In other words, even in criticism, the slant tends to remain positively biased: How can we fix things so that Apple is an even better company or so that its customers are even more satisfied? There is an underlying hope for Apple’s success, a desire to maintain what is assumed to be an overall superiority of Apple and its products. If you’ve read my columns over the years, you know that my own writing often falls into this category.

On the other side of the fence, when the news about Apple is positive (such as the record number of iPads sold over the launch week-end), Apple media typically report it with at least a hint of satisfaction that “we are winning” over the competition. 

This is in contrast to mainstream media, such as The New York Times or NPR. Although conservatives would likely disagree, these media attempt to maintain strict standards of neutrality in their news reports. Opinion is reserved for columns and the op-ed page — and even here the media often offer a diverse array of opinions. [By the way, although David Pogue is a columnist for The New York Times, there is still an expectation that he be “neutral”; at one point, he devoted an entire column to proving he was not an “Apple fanboy.”]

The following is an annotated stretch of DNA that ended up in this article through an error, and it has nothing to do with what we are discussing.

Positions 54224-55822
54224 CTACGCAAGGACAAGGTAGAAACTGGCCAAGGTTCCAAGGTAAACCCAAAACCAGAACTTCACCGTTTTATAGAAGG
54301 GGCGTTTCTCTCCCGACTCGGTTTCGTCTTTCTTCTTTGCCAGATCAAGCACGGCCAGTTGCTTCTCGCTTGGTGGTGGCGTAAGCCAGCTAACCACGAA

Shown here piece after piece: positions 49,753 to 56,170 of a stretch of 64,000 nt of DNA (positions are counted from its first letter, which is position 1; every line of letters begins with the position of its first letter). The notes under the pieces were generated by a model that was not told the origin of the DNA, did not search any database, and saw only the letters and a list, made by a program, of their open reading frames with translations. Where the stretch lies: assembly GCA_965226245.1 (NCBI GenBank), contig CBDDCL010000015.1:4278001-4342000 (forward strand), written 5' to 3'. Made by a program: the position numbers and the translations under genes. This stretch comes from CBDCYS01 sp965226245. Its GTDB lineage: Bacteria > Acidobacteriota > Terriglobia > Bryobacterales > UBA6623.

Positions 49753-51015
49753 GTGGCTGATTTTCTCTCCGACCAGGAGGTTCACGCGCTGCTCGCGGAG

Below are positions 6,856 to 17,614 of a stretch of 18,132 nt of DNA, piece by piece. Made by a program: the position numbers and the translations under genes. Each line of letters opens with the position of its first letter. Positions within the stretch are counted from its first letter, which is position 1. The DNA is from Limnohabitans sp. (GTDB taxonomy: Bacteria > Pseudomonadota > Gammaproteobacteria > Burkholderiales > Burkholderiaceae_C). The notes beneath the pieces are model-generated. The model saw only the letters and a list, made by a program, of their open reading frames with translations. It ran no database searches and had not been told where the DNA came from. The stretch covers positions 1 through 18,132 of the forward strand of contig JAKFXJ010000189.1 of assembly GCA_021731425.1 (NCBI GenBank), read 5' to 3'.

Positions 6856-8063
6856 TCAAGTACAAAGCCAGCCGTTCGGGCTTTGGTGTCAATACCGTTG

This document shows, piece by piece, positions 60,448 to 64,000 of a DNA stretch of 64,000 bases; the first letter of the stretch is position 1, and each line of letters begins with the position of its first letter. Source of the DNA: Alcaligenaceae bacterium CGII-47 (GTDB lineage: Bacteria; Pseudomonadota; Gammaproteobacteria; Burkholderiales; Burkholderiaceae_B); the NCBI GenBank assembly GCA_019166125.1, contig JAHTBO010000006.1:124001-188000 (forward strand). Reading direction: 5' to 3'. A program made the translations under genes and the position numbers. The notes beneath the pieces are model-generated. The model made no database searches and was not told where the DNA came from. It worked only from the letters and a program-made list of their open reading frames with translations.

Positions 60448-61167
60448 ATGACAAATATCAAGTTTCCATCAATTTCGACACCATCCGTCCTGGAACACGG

Apple media are not neutral observers. How could they be? If there were no Macs or iOS devices, there would be no Apple media. The media’s survival depends on Apple. There is an unspoken pact between Apple media and its readers that we prefer our Apple news and opinion to be positive. And this influences what stories are selected to post and how they are slanted. 

To be clear, I’m not talking here about the old debate as to whether advertising dollars influence editorial content. What I am saying has nothing to do with advertising. Rather it has to do with the basic nature of the relationship between an interest-specific media and its readers.

Know thy journalist

If you are a news reporter for an established source, say The New York Times or NPR, chances are you had some journalism or broadcasting background before your were hired. Maybe you have a college degree in journalism or you worked for smaller newspapers before moving up to The Times. Your general reporting skills, at least for an entry level hire, were likely more critical than your prior knowledge about any specific area you might wind up covering.